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Friday, December 31, 2010


HI here are the top ten videos that when I was 15 I would have killed for youtube to have existed because back then the only way to see music videos was on TV, and these hardly ever came on. This is also basically a "top ten songs that created Fucked Up" list.

1 BEOWULF "2 Cents"
This is far from the best Beowulf song, who are far from the best Venice-Area-Skate-Trash band, which is far from the best subgenre of hardcore-punk which is far from the number 1 top kind of music of all time, but seeing this video when I was 15 made me crazy and I'm pretty sure I only actually saw it once. Watching it now gives me weird feelings, because it's pretty bad, and I never even saw the movie Tank Girl (or Beowulf, if you are wondering)

2 THE SUPERSUCKERS "Creepy Jackalope Eye"
The opening song to what is still one of my favourite albums ever. Again, another video that I only saw once, something that drove me crazy in a very subtle way all through high-school, as I paced the halls not knowing I was suffering from video-withdrawal. I had 90 minute tape that had this album on it four times, because it was so short it could fit on a side twice. I would spend my lunch hours listening to "La Mano Cornuda" on my walkman 3 times non-stop, not talking to anyone. The Supersuckers are still around, I know because we saw them on a flier in Germany a few months ago (they were opening up for Thin Lizzy), and I'm not sure how good they are now, but this record still stands up and 15 years later still goes on my ipod sometimes. So legit that when I first heard them, I a) actually thought "cowpunk" was a real genre and b) got pissed a bit at Americas Funniest Home Videos, because they used to do a skit involving a Jackalope, and I thought they were ripping off the Supersuckers.

3 THE BUTTHOLE SURFERS "Hurdy Gurdy Man/Who Was in my Bed Last Night"
One time I stayed home from school sick in grade 6 or 7 (whatever year it was that Beck got famous) with a cold or whatever, and it was one of the most important days of my life, in one of the lamest/cliched ways possible. I spend almost the entire day watching music videos on my parents bed because even back then a lot of the late-afternoon and primetime scheduling on Much Music wasn't videos, or if it was, it was top 30 countdowns, or video specials or whatever, stuff I wasn't really interested in. During the day, I would realize, would be "videoflow" where they would just play hours and hours of videos non-stop, and if you watched it long enough you could start seeing genre-patterns, in that they would play 3 French Canadian bands in a row, or like two rap videos back to back. If there is ever a documentary made about Fucked Up ("if" ie "when") you can be this will be the opening scene - there I was laying under the sheets getting very warm after being there watching shit videos and Jerry Springer (the upstairs tv had a quick-view button that made it easier to watch 2 things at once, the downstairs tv didn't, plus it was colder) and Hurdy-Gurdy Man comes on and blows my mind. There was a scene in it with a belly button close up. It was gross and amazing and I mostly just couldn't believe I was watching it on TV, something that I knew to be programmed by real and respectable adults who had real jobs and probably wore suits and basically made careers making sure the world "butthole" didn't get aimed at a 15 year old at 3 in the afternoon on a weekday. The song isn't really even that good (I didn't realize it was a cover until it was too late) so that's why I added the 2nd song, which actually is great, to which I displayed withdrawal symptoms to similar to the ones described above. Anyhow, I guess my learning brain felt it was on the cusp of a very important discovery at the moment, like the fact I was able to see the video at all was making me the holder of some rarefied priviledged information, while my compatriots were at school just learning math or like how to "play by the rules", and here I was getting a clear view through the butthole of the world.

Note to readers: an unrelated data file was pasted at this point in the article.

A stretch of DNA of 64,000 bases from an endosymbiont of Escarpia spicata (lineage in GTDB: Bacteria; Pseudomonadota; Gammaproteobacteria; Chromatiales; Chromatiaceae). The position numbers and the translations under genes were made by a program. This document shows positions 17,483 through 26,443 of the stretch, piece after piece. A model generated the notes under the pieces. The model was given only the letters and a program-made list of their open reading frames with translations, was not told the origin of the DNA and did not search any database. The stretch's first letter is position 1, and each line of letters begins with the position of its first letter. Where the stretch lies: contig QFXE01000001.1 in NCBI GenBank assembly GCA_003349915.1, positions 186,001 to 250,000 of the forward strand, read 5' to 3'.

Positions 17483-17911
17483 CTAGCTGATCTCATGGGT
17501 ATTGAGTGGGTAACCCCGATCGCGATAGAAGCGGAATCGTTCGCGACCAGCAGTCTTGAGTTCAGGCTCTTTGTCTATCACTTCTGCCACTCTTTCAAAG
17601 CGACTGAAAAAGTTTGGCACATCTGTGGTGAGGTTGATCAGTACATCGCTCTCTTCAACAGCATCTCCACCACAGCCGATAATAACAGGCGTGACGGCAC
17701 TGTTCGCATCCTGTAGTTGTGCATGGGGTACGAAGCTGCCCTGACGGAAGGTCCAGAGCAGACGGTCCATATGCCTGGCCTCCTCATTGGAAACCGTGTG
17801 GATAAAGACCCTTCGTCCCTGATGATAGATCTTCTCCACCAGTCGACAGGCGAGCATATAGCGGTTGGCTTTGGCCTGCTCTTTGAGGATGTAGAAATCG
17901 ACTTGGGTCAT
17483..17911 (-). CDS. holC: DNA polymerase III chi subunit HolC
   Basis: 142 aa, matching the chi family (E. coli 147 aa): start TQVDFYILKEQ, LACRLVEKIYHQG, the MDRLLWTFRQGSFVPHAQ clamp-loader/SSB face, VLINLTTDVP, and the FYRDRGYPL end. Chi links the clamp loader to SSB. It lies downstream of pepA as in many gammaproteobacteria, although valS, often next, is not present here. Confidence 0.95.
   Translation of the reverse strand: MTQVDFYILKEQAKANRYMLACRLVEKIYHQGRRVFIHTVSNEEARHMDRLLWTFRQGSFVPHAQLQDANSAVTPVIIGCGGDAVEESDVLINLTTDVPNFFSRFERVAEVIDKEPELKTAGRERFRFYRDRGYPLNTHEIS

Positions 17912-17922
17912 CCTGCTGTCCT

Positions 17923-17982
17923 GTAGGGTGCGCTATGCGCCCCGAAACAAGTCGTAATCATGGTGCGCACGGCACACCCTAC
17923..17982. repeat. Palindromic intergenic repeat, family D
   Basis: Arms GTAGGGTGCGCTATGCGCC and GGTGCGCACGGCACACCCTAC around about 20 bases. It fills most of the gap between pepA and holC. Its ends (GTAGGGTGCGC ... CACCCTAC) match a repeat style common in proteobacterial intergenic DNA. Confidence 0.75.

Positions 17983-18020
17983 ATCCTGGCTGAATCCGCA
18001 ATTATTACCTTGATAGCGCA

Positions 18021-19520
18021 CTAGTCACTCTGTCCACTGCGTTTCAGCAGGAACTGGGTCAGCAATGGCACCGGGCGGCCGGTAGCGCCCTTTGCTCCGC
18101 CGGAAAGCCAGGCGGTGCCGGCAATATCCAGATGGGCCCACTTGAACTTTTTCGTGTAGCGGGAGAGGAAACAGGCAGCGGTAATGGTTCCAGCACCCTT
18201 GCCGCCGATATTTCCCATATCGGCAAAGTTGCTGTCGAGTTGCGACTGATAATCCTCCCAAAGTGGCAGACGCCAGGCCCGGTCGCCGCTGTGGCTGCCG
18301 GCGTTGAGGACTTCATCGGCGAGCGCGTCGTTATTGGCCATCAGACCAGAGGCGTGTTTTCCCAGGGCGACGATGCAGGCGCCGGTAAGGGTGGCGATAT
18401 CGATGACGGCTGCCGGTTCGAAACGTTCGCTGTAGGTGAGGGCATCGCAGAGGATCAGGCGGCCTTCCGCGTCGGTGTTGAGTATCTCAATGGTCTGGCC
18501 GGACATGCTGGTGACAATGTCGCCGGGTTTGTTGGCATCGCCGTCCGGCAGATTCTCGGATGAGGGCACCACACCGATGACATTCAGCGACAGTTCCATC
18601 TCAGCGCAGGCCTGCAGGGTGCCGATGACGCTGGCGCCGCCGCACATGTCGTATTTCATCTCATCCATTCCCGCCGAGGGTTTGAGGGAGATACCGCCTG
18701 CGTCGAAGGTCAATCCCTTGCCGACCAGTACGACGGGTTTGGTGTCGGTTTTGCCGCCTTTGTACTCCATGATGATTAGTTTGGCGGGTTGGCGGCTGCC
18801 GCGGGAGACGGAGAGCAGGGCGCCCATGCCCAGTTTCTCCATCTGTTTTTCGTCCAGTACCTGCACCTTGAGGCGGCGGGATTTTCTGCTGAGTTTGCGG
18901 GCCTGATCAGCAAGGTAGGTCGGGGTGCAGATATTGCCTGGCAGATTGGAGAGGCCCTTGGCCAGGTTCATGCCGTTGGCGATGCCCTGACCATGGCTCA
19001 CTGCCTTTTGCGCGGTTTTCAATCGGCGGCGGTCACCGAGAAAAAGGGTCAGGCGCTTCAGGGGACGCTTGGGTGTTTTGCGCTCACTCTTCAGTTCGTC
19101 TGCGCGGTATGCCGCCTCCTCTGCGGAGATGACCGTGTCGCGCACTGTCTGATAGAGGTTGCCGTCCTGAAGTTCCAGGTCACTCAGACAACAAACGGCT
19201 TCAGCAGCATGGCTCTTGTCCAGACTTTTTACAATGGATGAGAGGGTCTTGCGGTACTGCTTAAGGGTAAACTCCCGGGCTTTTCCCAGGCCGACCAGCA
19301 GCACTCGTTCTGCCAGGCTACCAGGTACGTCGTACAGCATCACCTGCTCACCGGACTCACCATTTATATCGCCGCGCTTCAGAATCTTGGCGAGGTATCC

4 SONIC YOUTH "Kool Thing"